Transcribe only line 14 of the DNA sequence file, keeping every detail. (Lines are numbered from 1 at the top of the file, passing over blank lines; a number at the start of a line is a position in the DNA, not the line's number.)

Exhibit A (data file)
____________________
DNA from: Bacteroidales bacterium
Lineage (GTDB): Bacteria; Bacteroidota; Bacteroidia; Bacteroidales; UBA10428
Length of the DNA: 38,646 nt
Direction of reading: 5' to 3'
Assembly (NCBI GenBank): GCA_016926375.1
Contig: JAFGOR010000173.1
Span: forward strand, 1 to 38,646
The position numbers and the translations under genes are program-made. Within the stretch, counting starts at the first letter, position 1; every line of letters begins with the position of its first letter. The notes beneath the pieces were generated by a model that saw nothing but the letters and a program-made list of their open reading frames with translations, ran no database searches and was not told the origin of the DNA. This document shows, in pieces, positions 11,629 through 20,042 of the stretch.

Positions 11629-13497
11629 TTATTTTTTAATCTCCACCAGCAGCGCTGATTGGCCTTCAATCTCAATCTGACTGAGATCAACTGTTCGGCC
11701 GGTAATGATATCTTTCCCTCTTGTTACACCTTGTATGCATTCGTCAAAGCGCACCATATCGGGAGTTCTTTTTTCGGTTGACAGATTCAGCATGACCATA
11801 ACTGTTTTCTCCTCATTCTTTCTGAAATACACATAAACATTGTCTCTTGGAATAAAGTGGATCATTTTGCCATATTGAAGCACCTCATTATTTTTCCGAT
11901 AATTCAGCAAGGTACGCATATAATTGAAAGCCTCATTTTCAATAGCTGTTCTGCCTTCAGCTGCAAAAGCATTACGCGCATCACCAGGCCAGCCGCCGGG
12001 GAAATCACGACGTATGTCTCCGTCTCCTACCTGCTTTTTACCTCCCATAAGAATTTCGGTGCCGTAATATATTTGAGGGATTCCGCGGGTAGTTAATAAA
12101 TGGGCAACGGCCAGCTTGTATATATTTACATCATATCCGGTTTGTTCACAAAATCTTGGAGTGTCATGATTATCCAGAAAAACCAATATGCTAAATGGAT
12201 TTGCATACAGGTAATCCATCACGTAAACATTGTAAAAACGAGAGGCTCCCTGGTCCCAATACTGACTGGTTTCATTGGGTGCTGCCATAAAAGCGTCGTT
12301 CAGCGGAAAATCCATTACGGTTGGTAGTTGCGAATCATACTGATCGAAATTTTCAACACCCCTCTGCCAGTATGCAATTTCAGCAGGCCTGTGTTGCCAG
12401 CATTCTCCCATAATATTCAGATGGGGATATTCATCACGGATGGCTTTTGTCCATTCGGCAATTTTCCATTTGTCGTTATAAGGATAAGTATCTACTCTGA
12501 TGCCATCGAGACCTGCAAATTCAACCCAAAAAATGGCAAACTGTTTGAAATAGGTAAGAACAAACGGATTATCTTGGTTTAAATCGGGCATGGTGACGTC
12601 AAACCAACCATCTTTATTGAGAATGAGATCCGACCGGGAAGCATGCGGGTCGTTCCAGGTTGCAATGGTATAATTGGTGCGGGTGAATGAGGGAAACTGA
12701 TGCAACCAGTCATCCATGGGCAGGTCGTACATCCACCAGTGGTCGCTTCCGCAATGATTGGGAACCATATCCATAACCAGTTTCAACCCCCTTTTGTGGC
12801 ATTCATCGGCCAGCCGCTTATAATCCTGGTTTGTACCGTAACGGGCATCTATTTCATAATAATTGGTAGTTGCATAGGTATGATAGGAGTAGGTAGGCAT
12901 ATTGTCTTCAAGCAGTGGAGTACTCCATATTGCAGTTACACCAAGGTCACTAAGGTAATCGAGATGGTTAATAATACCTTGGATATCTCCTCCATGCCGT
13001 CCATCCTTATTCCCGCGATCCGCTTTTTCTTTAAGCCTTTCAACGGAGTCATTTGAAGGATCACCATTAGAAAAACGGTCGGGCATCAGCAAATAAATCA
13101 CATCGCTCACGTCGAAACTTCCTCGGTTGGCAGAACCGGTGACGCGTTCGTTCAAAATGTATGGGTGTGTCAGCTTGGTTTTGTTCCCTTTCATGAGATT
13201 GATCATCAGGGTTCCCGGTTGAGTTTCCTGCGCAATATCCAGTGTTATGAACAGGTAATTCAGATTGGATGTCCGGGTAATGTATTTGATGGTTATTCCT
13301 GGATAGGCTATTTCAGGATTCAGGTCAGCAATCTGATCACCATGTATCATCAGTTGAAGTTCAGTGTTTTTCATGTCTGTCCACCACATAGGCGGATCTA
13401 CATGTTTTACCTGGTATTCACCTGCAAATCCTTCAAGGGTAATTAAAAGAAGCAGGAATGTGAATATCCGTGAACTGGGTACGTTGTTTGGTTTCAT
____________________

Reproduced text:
12001 GAAATCACGACGTATGTCTCCGTCTCCTACCTGCTTTTTACCTCCCATAAGAATTTCGGTGCCGTAATATATTTGAGGGATTCCGCGGGTAGTTAATAAA